Domain Eucarya or Superkindgom Eukaryota
Kingdom Plantae
Division Coniferophyta aka Pinophyta
(Class Pinopsida)

A widespread division of the plant kingdom, containing about 600 species in 68 genera, 7 or 8 families and 3 orders. Conifers are the familiar evergreen plants which can be found everywhere in the world except sub-Saharan West Africa. Conifers, like other vascular plants, are dominated by their sporophyte generation: The gametophytes consist entirely of pollen (male) and ovules (female) which develop in woody strobiles called 'cones'. Pollen is dispersed via the wind, or by animals, reaching a female cone where the ovules are fertilized. The zygotes develope into 'seeds' which are released from the cones as they dry out (in some conifers, special conditions such as forest fires are required for the cones to open).

Conifers developed in the late Carboniferous (Pennsylvanian) Period, and survived the Permian-Triassic mass exctinction to become a significant component of the Earth's vegetation during the Mesozoic. As flowering plants (Magnoliophyta) began to spread during the Cretaceous and into the Cenozoic, conifers were pushed into environments that were too harsh for flowering plants: arctic and subarctic conditions, harsh soils, high alpine conditions. Of course, these may be the very environments the Cycadophyta and Bennettitophyta pushed conifers into during the Mesozoic Era.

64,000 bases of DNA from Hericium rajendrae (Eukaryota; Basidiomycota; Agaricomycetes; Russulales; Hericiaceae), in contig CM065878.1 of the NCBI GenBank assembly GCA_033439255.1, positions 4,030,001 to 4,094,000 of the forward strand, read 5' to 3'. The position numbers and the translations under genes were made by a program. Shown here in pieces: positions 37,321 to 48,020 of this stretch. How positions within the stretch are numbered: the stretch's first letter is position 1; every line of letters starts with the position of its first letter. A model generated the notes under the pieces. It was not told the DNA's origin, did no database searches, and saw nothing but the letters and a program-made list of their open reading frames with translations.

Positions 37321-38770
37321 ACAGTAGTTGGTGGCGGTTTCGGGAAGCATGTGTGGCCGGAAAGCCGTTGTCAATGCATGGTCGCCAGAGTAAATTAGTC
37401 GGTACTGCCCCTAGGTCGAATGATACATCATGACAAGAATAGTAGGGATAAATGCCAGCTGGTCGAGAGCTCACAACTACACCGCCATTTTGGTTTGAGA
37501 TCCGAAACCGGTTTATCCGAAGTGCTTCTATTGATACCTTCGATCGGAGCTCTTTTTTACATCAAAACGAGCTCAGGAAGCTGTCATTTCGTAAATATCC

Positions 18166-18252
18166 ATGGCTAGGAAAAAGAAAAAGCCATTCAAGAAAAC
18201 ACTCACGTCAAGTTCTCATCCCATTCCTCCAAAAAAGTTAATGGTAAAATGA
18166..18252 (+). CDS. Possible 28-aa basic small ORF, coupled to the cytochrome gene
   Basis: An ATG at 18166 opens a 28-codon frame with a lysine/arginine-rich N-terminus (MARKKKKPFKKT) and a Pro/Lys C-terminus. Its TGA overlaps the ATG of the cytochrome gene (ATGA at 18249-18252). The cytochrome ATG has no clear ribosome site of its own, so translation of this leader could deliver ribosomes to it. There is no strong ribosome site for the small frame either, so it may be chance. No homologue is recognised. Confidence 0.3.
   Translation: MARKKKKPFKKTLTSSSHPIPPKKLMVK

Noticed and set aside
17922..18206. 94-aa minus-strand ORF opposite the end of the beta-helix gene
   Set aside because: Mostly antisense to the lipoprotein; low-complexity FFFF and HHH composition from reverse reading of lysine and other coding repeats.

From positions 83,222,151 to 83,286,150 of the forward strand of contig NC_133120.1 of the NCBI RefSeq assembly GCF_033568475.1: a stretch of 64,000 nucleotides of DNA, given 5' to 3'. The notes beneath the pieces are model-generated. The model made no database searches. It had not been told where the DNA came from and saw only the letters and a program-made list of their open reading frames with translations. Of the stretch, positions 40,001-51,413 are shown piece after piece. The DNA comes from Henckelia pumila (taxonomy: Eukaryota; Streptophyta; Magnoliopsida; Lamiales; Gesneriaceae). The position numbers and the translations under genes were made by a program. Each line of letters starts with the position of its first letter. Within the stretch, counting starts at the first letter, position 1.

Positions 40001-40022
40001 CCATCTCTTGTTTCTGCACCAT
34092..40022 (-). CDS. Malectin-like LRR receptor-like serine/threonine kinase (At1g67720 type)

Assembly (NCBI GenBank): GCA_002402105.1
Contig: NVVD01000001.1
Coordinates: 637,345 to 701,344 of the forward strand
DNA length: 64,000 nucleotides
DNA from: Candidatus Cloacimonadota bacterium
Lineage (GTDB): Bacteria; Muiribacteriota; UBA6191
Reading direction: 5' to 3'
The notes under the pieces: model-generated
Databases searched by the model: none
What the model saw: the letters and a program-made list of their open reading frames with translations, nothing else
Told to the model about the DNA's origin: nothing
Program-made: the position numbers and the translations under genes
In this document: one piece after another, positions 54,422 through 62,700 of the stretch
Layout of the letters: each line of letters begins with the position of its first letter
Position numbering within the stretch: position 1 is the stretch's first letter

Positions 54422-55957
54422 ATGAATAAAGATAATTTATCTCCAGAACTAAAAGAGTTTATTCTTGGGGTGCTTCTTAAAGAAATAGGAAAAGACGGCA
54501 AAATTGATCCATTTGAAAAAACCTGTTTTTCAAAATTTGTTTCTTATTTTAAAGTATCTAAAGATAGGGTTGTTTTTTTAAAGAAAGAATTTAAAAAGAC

Order Cordaitales existed from the late Carboniferous through the Permian Period and appears to contain the common ancestor of all other conifers.

Order Pinales:

Order Podocarpales:

Order Taxales:

The Gymnosperm Database, Edited by Christopher J. Earle or

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